Likewise, were you to grant order preservation on references, you would not 
insist that messages from both Alice and Bob-in-VatB be delivered according 
to the chronological full order in which they were eventually sent.  You 
would instead loosen the order, whether to E's partial order or something else.

So, E's vat-boundary independent statement of partial ordering semantics is: 
 In an immediate call (only possible on a NEAR reference), a reference 
passed in the message is identical to the reference delivered  By contrast, 
when a reference to a PassByRelay object (Carol) is passed (Y) in an 
eventual message send (possible over either a NEAR or EVENTUAL reference), 
what is delivered is a fork of that reference, where the fork-point is 
according to the partial ordering semantics described at that URL (after X). 
 So long as the reference sent is not BROKEN, ie, is NEAR or EVENTUAL, the 
delivered reference may be NEAR, EVENTUAL, or BROKEN.  However, in no case 
shall the delivered reference (the Carol argument of Y as received by Bob) 
enable the recipient (Bob) to violate the partial ordering constraints 
(cause a message to be delivered to pre-X Carol).

Now do you agree that this is a vat boundary independent statement of the partial ordering semantics?

Of course, the full semantics does include vat boundaries, but only within 
the degrees of freedom allowed by the above statement: 1) Intra-vat references 
are required to eventually become NEAR.  2) Only inter-vat references can 
spontaneously become BROKEN, and only on partition, which 3) breaks all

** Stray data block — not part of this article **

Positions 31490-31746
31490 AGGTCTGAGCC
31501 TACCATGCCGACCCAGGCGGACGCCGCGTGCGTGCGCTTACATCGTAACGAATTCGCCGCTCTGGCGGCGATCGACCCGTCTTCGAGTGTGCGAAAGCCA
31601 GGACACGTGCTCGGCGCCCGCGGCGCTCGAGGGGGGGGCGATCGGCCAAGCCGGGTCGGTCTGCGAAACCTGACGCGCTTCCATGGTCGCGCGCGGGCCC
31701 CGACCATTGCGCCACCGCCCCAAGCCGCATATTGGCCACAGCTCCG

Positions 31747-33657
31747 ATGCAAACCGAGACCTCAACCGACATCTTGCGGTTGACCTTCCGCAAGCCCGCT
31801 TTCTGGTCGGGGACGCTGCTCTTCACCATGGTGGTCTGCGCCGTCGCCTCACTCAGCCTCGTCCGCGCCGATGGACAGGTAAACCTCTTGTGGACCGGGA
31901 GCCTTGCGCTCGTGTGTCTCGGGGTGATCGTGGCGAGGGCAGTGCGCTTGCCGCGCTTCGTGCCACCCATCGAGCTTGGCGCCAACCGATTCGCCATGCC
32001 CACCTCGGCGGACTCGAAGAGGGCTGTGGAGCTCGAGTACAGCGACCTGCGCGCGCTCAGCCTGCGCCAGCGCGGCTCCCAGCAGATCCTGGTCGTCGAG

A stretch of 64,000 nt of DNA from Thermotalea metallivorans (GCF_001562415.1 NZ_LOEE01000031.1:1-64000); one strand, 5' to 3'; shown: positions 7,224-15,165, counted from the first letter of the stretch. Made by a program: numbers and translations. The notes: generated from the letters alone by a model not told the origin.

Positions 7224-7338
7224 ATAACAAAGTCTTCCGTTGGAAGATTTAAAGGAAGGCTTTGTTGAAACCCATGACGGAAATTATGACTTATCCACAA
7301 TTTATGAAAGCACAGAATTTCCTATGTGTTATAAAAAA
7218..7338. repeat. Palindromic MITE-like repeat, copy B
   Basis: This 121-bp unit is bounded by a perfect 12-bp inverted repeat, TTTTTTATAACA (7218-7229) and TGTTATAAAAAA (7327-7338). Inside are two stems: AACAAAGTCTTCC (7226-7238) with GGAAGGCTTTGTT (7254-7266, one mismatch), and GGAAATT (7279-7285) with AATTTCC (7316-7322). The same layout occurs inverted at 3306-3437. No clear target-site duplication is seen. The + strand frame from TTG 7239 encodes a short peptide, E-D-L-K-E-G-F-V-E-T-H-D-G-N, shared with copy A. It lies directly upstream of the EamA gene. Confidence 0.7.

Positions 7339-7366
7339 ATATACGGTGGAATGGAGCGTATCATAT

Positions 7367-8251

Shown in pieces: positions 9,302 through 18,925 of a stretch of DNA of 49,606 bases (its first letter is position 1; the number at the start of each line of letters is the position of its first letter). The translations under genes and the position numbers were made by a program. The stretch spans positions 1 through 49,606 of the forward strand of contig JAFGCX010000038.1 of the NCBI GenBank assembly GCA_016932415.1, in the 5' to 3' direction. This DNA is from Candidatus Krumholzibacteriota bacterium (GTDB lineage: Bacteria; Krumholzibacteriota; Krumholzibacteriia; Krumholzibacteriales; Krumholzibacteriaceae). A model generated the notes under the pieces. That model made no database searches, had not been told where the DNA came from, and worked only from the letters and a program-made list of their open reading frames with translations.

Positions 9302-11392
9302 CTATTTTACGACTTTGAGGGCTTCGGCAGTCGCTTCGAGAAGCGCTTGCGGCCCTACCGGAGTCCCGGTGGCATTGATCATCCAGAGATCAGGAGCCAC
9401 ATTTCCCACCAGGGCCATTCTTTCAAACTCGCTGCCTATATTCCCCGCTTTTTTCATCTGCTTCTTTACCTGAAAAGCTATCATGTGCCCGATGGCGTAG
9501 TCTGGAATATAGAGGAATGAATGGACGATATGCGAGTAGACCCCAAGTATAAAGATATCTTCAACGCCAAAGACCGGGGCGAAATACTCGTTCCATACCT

inter-vat references between that pair of vats.  In other words, for the 
live references between VatA and VatB, partition is all or nothing.

As you say elsewhere, until we have persistence we should be careful about 
considering matters to be too settled.  In particular, I expect that across 
a checkpoint-revive there will be other references that revive BROKEN, 
violating the "Only" of #2 above.

>The raw
>code suggests to me that Bob gets the powers Alice gave to him, which
>included the ability to do a synchronous invocation. Bob is granted
>access to pre-X Carol.

This would be a plausible interpretation from reading only the current draft 
state of Walnut.  As I see it, there are several possible fixes to this 
naive interpretation:

1) Don't worry about it.  There's no way for a programmer to get into 
trouble by coding to this naive interpretation.  In particular, this naivete 
cannot cause a security hole.  When they want an in-depth understanding, the 
reference documentation (mostly to be written, but including the stuff at 
that URL), will make things clear.

2) Expand on this in Walnut.

3) Drop the ordering guarantees as you suggest.

4) Guarantee as well that a send NEAR reference will be received as NEAR, a 
property of the current implementation.  Although this would still not 
demand that pending intra-vat deliveries be serviced in a strict FIFO order, 
it would become less likely that there remain reasonable engineering choices 
other than strict FIFO.  This is more restrictive than I'd intended the 
semantics to be, but may still be the right engineering choice.

>> >Are these problems adequately solved by the multi-promise resolve
>> >sugar you recently introduced?
>> No.  They solve a different issue -- waiting for multiple
>> separate things to
>> be resolved before taking some action.
>Could you give me an example of the type of problem you are thinking

 From the Walnut:

More later...